Hot Ponds

The heated mill pond, or "hot pond," was invented around 1890. This innovation in Minnesota logging made it possible for logging companies to run their sawmills year-round.

Hubbard, Lucius F. (1836–1913)

Young Red Wing newspaper editor Lucius F. Hubbard backed his words with action when he enlisted as a private in the Fifth Minnesota Volunteers during the Civil War. He emerged from the fighting as a general and a war hero, and became wealthy through wheat marketing, milling, and railroads. He was elected governor in 1881.

Hubert H. Humphrey Metrodome, Minneapolis

As enthusiasm for professional sports grew in Minnesota during the mid-twentieth century, Metropolitan Stadium, designed for baseball, became too small and had too few amenities to continue to attract professional teams. By the early 1970s, Minnesota's teams, seeking greater profits, began to demand a bigger and better venue. The Hubert H. Humphrey Metrodome ("The Dome"), a covered, multi-purpose stadium built in downtown Minneapolis, served this purpose for thirty-one years.

Hydroelectricity in Minneapolis, September 5, 1882

Centralized hydroelectric power came on for the first time in the United States in downtown Minneapolis on September 5, 1882. Minnesota Brush Electric Company produced the power, beating a similar effort in Appleton, Wisconsin, by twenty-five days.

Imdieke Brickyard

From 1883-1915, Imdieke Brickyard in Meire Grove produced bricks using traditional European methods. Residents supported this business venture by purchasing materials to create structures that represented their German culture.

J. R. Watkins Medical Company

"If not fully satisfied, your money cheerfully refunded." We take statements like this for granted today, but when twenty-eight-year-old entrepreneur Joseph Ray (J. R.) Watkins of Plainview, Minnesota, put that message on a bottle of his Red Liniment, he was a trailblazer.

James J. Hill House

Sitting on a bluff overlooking the Mississippi River and the city of St. Paul, the 36,500-square- foot, forty-two-room James J. Hill House stands as a monument to the man who built the Great Northern Railway. It remains one of the best examples of Richardsonian Romanesque mansions in the country.

Jefferson Grain Warehouse

In 1868, the grain trade in Minnesota was growing, but few railroads existed in the state. Steamboats were the supreme mode of transportation. William Robinson built a grain warehouse on the banks of the Mississippi to take advantage of the steamboat traffic. Shortly afterward the town of Jefferson was plotted. In a few years, however, the railroad came through, and a larger town was platted to the south. The Jefferson Grain Warehouse quickly became obsolete.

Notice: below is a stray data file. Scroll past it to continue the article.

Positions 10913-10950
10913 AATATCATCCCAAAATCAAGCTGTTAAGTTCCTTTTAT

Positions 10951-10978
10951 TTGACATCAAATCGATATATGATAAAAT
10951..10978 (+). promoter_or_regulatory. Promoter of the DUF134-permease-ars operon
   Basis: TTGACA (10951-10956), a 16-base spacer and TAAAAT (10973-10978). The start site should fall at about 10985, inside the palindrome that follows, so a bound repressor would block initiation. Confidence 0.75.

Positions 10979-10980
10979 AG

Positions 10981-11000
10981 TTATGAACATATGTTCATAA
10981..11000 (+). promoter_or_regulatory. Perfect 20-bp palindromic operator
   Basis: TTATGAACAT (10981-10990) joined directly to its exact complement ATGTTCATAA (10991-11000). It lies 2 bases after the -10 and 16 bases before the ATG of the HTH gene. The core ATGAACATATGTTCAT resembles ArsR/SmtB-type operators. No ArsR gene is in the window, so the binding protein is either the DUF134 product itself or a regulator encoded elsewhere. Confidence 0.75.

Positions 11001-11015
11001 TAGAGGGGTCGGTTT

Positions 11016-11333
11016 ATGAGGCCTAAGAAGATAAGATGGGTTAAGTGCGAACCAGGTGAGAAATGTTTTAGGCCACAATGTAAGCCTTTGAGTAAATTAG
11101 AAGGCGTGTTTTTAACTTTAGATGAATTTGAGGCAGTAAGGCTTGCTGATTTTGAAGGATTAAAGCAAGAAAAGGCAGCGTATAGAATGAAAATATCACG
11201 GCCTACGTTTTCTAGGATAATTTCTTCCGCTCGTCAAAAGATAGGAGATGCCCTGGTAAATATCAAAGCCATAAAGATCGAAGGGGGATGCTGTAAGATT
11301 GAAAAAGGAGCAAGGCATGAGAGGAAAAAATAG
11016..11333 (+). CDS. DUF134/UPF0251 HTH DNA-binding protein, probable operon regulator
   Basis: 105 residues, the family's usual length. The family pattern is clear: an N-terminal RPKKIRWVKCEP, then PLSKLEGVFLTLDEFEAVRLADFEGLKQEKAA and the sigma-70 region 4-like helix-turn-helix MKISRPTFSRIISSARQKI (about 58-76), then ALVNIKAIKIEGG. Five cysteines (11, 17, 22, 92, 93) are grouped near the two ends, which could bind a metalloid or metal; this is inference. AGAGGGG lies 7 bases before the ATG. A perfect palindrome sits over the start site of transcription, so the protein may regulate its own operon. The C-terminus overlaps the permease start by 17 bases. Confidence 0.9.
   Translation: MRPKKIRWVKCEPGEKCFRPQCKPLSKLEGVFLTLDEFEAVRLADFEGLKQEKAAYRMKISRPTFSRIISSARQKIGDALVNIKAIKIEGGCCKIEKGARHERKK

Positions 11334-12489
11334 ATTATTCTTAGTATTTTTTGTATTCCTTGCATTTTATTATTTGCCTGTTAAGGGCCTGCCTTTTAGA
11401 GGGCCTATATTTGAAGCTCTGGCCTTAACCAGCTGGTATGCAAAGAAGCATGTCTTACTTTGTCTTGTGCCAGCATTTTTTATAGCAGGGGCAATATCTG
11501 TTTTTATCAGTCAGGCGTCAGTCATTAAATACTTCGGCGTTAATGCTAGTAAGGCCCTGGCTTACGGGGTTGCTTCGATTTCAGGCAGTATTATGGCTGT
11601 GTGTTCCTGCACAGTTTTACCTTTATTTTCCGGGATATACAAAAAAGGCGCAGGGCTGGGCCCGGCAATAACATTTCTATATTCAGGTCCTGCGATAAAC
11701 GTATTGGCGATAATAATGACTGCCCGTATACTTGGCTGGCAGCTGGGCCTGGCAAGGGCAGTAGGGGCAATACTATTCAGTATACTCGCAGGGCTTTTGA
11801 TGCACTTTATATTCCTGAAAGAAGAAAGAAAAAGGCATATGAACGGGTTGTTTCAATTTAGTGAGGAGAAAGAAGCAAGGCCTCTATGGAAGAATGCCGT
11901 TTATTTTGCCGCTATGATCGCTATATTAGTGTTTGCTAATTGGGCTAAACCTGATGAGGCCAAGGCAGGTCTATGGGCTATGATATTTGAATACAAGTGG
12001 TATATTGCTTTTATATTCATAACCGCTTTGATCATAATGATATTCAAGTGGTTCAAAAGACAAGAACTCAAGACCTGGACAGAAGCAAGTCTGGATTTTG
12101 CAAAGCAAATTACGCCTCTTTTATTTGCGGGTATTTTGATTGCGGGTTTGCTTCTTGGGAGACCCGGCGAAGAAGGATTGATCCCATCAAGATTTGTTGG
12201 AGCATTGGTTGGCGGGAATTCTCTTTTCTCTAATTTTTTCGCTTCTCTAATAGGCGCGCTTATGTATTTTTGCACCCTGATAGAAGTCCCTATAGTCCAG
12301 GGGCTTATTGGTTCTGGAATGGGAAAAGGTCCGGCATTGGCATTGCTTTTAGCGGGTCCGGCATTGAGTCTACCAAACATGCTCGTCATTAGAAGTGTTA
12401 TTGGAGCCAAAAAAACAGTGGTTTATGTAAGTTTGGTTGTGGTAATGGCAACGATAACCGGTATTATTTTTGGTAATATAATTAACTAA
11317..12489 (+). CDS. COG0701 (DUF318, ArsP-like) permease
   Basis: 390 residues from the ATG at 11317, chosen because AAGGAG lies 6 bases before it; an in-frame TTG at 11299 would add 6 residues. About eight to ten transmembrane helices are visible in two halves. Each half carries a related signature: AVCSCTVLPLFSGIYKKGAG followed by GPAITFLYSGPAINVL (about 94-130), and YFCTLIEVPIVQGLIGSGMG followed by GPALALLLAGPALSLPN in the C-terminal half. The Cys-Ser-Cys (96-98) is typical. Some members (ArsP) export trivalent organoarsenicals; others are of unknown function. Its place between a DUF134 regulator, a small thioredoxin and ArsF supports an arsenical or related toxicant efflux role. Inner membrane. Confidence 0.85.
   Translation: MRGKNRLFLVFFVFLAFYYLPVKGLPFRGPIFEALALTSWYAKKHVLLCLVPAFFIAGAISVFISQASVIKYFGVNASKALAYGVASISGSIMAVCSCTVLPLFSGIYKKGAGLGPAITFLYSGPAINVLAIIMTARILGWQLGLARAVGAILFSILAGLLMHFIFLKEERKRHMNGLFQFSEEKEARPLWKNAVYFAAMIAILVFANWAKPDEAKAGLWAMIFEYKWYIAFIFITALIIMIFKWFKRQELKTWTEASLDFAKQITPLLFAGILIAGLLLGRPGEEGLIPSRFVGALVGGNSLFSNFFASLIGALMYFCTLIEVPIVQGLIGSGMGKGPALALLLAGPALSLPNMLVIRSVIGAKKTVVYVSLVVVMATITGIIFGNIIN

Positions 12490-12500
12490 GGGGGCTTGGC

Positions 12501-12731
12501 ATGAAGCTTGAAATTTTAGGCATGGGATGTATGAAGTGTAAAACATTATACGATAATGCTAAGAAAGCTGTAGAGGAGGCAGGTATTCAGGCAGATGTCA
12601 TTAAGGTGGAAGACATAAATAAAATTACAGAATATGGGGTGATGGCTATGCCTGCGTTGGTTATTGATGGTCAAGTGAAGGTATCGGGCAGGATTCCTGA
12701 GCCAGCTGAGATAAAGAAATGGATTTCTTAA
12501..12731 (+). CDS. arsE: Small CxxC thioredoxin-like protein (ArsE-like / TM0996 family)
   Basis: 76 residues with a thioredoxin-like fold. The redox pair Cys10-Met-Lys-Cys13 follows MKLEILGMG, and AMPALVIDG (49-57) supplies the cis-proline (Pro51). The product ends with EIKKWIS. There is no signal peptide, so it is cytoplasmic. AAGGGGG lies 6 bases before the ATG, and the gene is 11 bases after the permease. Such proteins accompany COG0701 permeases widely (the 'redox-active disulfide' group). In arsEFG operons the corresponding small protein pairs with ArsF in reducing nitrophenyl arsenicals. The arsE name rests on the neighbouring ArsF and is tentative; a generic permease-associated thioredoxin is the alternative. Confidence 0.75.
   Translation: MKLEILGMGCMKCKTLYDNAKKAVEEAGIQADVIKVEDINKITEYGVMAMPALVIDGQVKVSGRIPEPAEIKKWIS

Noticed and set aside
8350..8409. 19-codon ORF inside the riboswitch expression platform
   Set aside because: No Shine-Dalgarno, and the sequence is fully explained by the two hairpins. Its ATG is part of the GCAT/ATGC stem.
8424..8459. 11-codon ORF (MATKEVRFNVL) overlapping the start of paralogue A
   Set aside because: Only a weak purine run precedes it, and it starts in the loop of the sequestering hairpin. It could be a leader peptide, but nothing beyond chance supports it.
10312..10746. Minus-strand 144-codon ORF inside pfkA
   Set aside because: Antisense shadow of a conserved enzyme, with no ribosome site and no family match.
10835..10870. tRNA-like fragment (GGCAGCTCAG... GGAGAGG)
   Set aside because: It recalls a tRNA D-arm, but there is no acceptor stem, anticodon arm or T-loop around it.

Joseph Réaume's Trading Post

Wadena County contains three known fur trade sites. One is located on private property along the Leaf River where Joseph Réaume, an independent fur trader, set up a winter camp in the late eighteenth century. Between 2011 and 2012, the University of Minnesota conducted archaeological surveys and excavations at this location. They confirmed a late-eighteenth century occupation, validating its association with Réaume's 1792 wintering activities.

K. J. Taralseth Company

The K.J. Taralseth Company building is a physical reminder of the early commercial development of Warren. After moving from a brick store that was destroyed by fire in 1910, Ralph Taralseth built a new store that reflected the company's success. The new building carried a mixed product line for which the company became known. It also provided space for the professional services and fraternal organizations forming in and around Warren.

Kiewel, Charles E. (1875–1969)

Charles Kiewel continued his father Jacob’s brewing legacy by owning and managing multiple breweries, including Kiewel Brewing Company in Crookston. His diverse business interests, from creameries to a farm to a bank, set him apart as one of Crookston’s most well-known businessmen.

KleinBank